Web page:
Thursday, July 30, 2009


Games 99 & 100 - Red Sox

A's 9, Red Sox 8 (11)
A's 8, Red Sox 6
Record: 58-42

I was prepared to spend a few free lazy afternoon moments lamenting a pair of losses against a mediocre Oakland squad, and offering a measured, wholly rational prognosis for the rest of the season (the ceiling for the current roster is the AL Wild Card, after which point anything is possible, though I think the Yankees are a better team).

Then, the New York Times intervened in a most unexpected and thoroughly unwelcome manner, reporting that David Ortiz is among the 100+ major leaguers that tested positive for PEDs in 2003. Unexpected may be a bit strong, actually. But unwelcome isn't strong enough.

I've written in the past that an Ortiz PED report would be the one that drove me over the edge. I probably meant it, too. Today, I found it extremely sad, but far, far less shocking than less-jaded me would have. Had this occurred in 2005, I'd have spent months defending the honor of the 2004 World Champions. Now, I think we all know that squad had its' share of drug cheats. Just like every other team from the late 80s to the present.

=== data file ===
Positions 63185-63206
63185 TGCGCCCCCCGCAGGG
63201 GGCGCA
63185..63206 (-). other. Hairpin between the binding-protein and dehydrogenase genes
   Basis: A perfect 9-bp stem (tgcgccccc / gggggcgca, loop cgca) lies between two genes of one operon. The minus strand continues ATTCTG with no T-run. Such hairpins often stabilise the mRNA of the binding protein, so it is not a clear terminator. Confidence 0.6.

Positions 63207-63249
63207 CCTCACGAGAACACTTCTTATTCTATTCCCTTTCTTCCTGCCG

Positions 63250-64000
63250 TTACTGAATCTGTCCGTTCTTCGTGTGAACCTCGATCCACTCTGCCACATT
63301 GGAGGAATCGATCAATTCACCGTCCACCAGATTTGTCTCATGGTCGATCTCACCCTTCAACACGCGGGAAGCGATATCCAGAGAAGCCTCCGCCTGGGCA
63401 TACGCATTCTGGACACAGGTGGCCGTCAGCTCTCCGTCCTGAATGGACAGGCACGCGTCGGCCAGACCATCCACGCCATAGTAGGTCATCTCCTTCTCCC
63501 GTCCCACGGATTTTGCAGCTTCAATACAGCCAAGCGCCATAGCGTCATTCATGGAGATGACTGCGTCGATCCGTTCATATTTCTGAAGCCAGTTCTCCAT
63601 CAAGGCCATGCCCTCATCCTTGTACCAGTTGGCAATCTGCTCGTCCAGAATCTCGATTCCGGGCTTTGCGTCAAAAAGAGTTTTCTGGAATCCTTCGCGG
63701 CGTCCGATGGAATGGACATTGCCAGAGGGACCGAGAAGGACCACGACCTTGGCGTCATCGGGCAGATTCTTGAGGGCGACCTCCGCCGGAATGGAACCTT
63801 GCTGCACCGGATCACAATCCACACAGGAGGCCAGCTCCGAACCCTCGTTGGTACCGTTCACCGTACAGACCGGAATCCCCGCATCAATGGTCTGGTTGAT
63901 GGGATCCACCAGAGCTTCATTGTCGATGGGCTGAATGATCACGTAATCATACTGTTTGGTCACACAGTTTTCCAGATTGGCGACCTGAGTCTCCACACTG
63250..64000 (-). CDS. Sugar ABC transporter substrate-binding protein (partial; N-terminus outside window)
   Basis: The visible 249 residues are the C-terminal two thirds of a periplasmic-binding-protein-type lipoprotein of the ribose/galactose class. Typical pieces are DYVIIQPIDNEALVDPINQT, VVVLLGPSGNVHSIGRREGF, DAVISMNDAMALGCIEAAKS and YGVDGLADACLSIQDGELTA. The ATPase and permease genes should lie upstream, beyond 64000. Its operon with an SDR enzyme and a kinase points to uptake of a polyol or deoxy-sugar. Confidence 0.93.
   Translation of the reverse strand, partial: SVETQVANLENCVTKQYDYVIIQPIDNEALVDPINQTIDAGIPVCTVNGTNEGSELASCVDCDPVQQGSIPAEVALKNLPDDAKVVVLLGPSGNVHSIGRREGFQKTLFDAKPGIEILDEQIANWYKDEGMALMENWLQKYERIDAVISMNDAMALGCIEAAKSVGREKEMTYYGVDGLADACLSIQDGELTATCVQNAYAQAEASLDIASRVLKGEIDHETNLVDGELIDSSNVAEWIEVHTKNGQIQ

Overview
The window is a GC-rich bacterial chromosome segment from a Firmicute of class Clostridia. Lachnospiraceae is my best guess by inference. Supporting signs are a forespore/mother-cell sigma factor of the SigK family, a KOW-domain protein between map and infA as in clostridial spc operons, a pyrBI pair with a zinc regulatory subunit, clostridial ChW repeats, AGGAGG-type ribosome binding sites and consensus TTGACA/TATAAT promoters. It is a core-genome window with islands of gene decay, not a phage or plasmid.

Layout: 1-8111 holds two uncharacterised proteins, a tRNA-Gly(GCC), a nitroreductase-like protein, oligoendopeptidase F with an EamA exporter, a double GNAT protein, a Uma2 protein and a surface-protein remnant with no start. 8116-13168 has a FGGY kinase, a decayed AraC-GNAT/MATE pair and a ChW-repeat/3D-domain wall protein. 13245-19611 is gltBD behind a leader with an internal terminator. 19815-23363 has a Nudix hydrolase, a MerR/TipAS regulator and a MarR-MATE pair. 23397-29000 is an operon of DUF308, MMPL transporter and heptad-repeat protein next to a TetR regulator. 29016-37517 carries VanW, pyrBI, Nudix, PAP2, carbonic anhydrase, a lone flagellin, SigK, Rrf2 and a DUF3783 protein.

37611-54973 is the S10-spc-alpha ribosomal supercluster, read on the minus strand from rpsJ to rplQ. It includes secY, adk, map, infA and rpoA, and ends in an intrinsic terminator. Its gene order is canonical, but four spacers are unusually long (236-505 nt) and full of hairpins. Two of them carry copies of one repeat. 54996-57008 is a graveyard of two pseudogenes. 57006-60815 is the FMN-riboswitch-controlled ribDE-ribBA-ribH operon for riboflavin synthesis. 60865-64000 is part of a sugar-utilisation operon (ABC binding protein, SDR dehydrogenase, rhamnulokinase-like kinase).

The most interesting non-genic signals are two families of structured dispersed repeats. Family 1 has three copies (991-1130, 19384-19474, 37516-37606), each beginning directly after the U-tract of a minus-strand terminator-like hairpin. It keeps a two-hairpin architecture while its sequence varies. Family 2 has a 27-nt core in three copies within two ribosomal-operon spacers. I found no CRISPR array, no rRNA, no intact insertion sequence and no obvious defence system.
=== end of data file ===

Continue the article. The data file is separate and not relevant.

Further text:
I'm sure Ortiz will deny it, like all of them do, and toss off some half-hearted joke about red beans and rice. This time I won't believe it. Not because Papi's decline as a player is convienently correspondent with MLB's stepped-up enforcement, necessarily, though that's an inescapable truth. But because they all cheated. Even the ones who didn't, even the media, even ownership and management. They all cheated because it put butts in seats and dollars in the till - the ultimate measure of success in our world.

So dies the last tiny shred of my baseball innocence. I'm far less depressed than I expected I'd be. Turns out my hypocrisy is deeper than I'd thought, or at least my love of baseball - warts, 'roids and all - trumps my disdain for most of its practitioners.

Quickly, then, fuck 'em all. And c'mon, Jon Lester. This team needs a win.

Send in the Clowns

Games 95 through 99 - Mets

Astros 5, Mets 4
Mets 10, Astros 3
Mets 8, Astros 3
Mets 7, Rockies 3
Mets 4, Rockies 0
Record: 48-51

In baseball, as in life, sometimes you have to bottom out before you can begin the slow crawl into recovery.

Did the Mets bottom out this week? Seven games under .500, yet another PR debacle, one firing with more being predicted, with the deals of the past making the trade deadline utterly inconsequential? If it's not rock bottom, we're at least in the same zip code here.